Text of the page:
It's gonna be a long summer. To tide you over, we've got a cat with a British accent, some branded coattail-riding on the royal baby, updates to Tumblr and Adobe Social analytics, and—finally!—a way to 'Net surf from your (non-Smart) HDTV.
That's just the start. Skim to stay cool.
It's a royal branding—er, baby bonanza! A prince was born this week, and Mashable's detailed the unique ways brands shared the news on social (more proof that we're all media now). Some were weird:
Congrats to the Royal Family! pic.twitter.com/ZcD6di2trN— Play-Doh (@PlayDoh) July 22, 2013
Some were informative:
And some managed to be poignant:
The New York Times ruminated over the complications of welcoming a royal baby without stealing the spotlight. Coca-Cola hoped to highlight "the happiness of the occasion because that's where our brand values lie." Pampers said celebrating this birth, like "all births," was a "no-brainer" marketing decision. But Goodby Silverstein & Partners—which probably had plenty of demands for the occasion—was a little less bubbly: "The truth is there's very little to say beyond congratulations. The brands that try to insert themselves and insert their sales into the story are going to be called out for it." Guess this is a bad time to bring up how all the fashion designers fêted the Prince.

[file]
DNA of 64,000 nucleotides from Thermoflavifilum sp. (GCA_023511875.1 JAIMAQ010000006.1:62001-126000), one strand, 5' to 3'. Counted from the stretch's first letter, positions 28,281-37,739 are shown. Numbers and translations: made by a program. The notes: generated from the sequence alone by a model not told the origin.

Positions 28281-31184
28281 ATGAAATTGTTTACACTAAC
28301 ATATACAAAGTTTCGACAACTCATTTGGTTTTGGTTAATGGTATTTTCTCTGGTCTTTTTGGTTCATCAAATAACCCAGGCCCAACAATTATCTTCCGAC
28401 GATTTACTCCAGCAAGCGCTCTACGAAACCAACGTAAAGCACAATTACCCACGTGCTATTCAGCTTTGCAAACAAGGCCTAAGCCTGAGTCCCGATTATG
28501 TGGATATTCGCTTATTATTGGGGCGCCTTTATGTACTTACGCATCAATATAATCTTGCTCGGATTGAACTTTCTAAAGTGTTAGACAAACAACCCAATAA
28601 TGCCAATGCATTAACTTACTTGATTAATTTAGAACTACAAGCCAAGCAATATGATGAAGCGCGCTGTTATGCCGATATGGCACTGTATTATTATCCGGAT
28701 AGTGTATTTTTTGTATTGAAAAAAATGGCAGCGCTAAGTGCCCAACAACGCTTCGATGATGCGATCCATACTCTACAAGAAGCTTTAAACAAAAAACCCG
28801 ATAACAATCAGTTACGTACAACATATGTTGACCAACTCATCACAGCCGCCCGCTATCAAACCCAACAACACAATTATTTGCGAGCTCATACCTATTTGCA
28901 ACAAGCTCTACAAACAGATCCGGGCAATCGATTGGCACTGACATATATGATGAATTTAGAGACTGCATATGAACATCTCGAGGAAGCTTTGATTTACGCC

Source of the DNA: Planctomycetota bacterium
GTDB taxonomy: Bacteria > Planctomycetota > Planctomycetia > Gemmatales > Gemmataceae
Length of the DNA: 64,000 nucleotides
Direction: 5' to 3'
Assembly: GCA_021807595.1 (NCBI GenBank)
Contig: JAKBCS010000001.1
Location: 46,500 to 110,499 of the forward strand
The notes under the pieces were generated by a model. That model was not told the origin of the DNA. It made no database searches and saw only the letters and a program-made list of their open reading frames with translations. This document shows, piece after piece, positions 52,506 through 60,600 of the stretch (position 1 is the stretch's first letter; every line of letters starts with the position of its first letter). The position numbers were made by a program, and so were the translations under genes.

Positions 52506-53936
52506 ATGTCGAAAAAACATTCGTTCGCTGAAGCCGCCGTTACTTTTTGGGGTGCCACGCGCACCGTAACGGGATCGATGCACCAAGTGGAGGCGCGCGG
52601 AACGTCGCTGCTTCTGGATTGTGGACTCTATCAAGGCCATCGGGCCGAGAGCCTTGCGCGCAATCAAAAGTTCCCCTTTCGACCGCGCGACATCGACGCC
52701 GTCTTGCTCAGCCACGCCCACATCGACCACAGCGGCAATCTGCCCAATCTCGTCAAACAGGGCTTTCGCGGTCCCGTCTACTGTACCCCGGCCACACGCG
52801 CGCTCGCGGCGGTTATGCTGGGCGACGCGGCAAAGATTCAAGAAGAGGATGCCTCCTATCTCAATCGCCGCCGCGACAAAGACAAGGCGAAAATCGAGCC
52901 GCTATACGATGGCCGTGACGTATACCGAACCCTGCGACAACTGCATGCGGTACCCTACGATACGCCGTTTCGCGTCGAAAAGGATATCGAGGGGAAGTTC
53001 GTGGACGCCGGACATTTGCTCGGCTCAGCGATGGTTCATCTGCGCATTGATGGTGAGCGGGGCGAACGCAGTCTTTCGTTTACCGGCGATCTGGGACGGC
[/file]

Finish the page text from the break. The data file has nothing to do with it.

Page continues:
Less lethargy, more mud. Geico's "Hump Day" continues to top the Viral Video Charts. But No. 2 this week is a fun watch, especially on a long, languorous summer day. We give you O2's "Be More Dog," clocking in at 2.7 million views. And if you, too, would like to be more dog, feel free to play Frisbee with kitty.
YouTube on your TV screen... FINALLY! Forget about TV apps. Who needs a Smart TV? Google's released Chromecast, which lets you watch videos, photos, play music, and browse websites from your HDTV. Use your tablet or mobile as a remote control. Best of all, it's only $35. HELLO, SEAMLESS FUTURE! Now you can go back and watch "Be More Dog" the way it was meant to be seen. Or just have a makeup tutorial marathon. Whatever.